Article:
Are you afraid to take a holiday?
No, I’m not joking. This is a particular problem for small business owners. One actually told me that he never took a holiday himself because, in his words, ‘I was worried that I wouldn’t have a business by the time I got back’.
But it doesn’t have to be like that. At least, not if you plan things properly beforehand…
But I am the business!
If you’re a sole trader, that may well be what you think. It may even be true. But it doesn’t mean you can’t take a break. And if you’re planning on having a life – as well as a business – then you actually need the occasional holiday. (Quite aside from the needs of others around you, who might quite reasonably like to see more of you than your back, hunched in front of the computer while you catch up with your accounts…)
Look at it another way. If you are your business, then your health and welfare are important to that business. Driving yourself into the ground will benefit no one, least of all the business. (You can’t do anything for your clients if you’re flat on your back in hospital.)
Luckily, there is another way…
Planning your holiday
As an organised person, one of the first things you’ll do when going on holiday is to make an itinerary – where you’re going, how you’re getting there, and where you’re staying when you do. And the second thing you’ll do is to make a list of what you’re taking.
(If that doesn’t sound like you, then now might be a great time to start…)
But before you do any of that, use the same process to plan your holiday. Make a list of your current projects – and any (predictable) future ones. An organised list of your current clients (that someone else can understand). And a planned schedule with a good, solid, two-week gap in it. That’s your holiday, and you do NOT accept any appointments or bookings that will interfere with it. (Go on. You can do it.)
Now share all those lists with a reliable, professional, virtual assistance service. (If you don’t know of one already, I’ll be happy to point you in the right direction.) They’re the ones who will be taking your calls while you’re away. Who will be checking your emails – and sending you ONLY those that require your personal attention. Who will be setting up appointments for you on your return. And who will be fielding routine enquiries from current and potential clients on your behalf. So they will need proper instruction – hence those lists.
And if you have a business process they need to know about, write it down and share it with them. You’ll soon find you can do a lot less – and achieve a lot more. In fact you may well want to carry on using them when you get back.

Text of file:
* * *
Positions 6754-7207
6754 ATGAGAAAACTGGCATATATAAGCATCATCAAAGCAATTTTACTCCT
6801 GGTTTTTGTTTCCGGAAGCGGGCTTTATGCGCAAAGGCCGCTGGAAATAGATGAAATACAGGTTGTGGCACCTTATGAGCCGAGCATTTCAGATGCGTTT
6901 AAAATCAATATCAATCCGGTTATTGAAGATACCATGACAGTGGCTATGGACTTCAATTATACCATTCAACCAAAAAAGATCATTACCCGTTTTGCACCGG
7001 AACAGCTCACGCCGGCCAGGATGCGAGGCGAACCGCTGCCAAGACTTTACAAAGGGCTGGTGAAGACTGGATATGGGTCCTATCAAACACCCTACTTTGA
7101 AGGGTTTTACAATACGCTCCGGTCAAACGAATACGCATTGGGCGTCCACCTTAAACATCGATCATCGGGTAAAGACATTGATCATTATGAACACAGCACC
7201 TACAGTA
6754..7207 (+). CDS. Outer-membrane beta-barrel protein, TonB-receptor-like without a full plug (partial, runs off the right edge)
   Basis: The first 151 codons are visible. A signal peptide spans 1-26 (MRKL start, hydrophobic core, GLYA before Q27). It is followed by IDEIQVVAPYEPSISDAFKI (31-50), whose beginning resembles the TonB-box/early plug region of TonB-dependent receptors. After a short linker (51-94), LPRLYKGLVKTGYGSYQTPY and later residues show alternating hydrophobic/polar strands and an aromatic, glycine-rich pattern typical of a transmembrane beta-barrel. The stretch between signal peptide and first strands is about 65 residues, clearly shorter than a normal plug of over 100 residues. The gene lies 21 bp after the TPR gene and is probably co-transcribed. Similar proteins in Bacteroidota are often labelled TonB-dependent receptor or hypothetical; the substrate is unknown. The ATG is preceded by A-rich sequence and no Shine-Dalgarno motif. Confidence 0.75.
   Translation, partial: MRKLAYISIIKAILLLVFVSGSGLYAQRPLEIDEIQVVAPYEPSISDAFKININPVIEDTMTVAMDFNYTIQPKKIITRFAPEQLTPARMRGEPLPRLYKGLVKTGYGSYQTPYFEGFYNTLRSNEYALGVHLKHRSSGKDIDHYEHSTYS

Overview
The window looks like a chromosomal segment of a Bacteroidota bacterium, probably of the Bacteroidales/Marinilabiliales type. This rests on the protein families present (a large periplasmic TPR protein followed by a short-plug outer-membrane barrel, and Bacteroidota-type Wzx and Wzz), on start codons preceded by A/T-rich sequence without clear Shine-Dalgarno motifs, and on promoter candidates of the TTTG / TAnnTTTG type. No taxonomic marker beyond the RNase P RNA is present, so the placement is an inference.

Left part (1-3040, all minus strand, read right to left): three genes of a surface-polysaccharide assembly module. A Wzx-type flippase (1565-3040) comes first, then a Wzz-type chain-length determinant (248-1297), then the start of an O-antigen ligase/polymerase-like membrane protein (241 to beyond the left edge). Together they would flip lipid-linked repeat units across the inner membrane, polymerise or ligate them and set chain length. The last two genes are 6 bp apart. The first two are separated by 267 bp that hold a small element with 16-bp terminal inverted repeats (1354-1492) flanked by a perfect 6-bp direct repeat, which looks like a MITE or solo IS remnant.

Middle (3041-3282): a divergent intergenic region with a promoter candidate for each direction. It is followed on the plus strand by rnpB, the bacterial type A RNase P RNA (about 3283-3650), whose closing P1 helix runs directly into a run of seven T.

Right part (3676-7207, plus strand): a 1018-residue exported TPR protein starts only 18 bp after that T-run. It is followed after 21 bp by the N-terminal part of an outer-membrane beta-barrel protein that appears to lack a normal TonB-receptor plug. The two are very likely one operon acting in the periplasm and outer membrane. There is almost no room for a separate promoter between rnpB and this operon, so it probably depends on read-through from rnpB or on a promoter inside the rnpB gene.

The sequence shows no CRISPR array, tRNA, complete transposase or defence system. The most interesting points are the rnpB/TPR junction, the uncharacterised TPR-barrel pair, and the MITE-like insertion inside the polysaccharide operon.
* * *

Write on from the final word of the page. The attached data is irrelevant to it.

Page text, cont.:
Ready? Good. Now sort out that holiday (and I can point you in the right direction there, as well)…!
And if you’d like a little more guidance on outsourcing and delegation, do check out our blogs. Or give me a call on 01359 240717 and we can get together over a cup of coffee.
Thinking about moving services online? Perhaps to save cost? Or time? Or – perish the thought – staffing costs…?
Surely that should be easy enough?
Well yes – and no. Because a lot depends on the nature of the process you’re trying to deal with. As many local councils have discovered.
Let’s be fair. In recent years local councils have faced enormous challenges. They have had to cut their costs. And – rightly – they have been looking at ways to do that without cutting their key services. Surely (so the logic goes) they could set up automated processes to answer common questions. And even, perhaps, to deal with the most common transactions.
Simply – as they thought – by replicating what their teams were already doing.
Ambitious plans to move services online
They started confidently enough. In 2015 GOSS, a tech company specialising in work for government sent out a survey to local councils. 66% of respondents said they’d be moving 50-100% of their services online by 2018.
That didn’t happen.
By 2019 only 11% had 50% or more of their services online, while just 46% expected to reach that less ambitious goal by 2022. (Down from 55% in the previous year.)
So what went wrong?
Keep it simple, stupid…